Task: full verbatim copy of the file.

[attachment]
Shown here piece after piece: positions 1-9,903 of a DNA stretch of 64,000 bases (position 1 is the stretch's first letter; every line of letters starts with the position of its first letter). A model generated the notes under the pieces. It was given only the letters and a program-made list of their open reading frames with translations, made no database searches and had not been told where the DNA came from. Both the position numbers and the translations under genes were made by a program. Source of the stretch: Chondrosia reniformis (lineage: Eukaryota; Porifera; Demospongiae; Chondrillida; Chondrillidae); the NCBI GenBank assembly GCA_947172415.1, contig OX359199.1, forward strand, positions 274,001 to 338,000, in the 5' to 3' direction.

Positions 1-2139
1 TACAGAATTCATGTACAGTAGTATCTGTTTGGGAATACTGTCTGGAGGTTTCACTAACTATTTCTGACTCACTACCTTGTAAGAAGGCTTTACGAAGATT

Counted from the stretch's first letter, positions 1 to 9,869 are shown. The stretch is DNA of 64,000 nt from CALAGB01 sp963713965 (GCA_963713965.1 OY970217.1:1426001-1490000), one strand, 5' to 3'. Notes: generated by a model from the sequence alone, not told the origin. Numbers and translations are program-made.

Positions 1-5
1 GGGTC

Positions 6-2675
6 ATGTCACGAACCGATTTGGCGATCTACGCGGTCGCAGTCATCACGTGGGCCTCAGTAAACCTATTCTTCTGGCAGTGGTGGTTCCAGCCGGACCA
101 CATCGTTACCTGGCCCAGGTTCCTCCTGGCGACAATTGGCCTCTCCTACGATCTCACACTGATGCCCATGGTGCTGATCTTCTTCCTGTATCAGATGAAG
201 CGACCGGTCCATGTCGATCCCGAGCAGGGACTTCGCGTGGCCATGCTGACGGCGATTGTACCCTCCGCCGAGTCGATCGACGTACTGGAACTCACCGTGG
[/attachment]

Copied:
Shown here piece after piece: positions 1-9,903 of a DNA stretch of 64,000 bases (position 1 is the stretch's first letter; every line of letters starts with the position of its first letter). A model generated the notes under the pieces. It was given only the letters and a program-made list of their open reading frames with translations, made no database searches and had not been told where the DNA came from. Both the position numbers and the translations under genes were made by a program. Source of the stretch: Chondrosia reniformis (lineage: Eukaryota; Porifera; Demospongiae; Chondrillida; Chondrillidae); the NCBI GenBank assembly GCA_947172415.1, contig OX359199.1, forward strand, positions 274,001 to 338,000, in the 5' to 3' direction.

Positions 1-2139
1 TACAGAATTCATGTACAGTAGTATCTGTTTGGGAATACTGTCTGGAGGTTTCACTAACTATTTCTGACTCACTACCTTGTAAGAAGGCTTTACGAAGATT

Counted from the stretch's first letter, positions 1 to 9,869 are shown. The stretch is DNA of 64,000 nt from CALAGB01 sp963713965 (GCA_963713965.1 OY970217.1:1426001-1490000), one strand, 5' to 3'. Notes: generated by a model from the sequence alone, not told the origin. Numbers and translations are program-made.

Positions 1-5
1 GGGTC

Positions 6-2675
6 ATGTCACGAACCGATTTGGCGATCTACGCGGTCGCAGTCATCACGTGGGCCTCAGTAAACCTATTCTTCTGGCAGTGGTGGTTCCAGCCGGACCA
101 CATCGTTACCTGGCCCAGGTTCCTCCTGGCGACAATTGGCCTCTCCTACGATCTCACACTGATGCCCATGGTGCTGATCTTCTTCCTGTATCAGATGAAG
201 CGACCGGTCCATGTCGATCCCGAGCAGGGACTTCGCGTGGCCATGCTGACGGCGATTGTACCCTCCGCCGAGTCGATCGACGTACTGGAACTCACCGTGG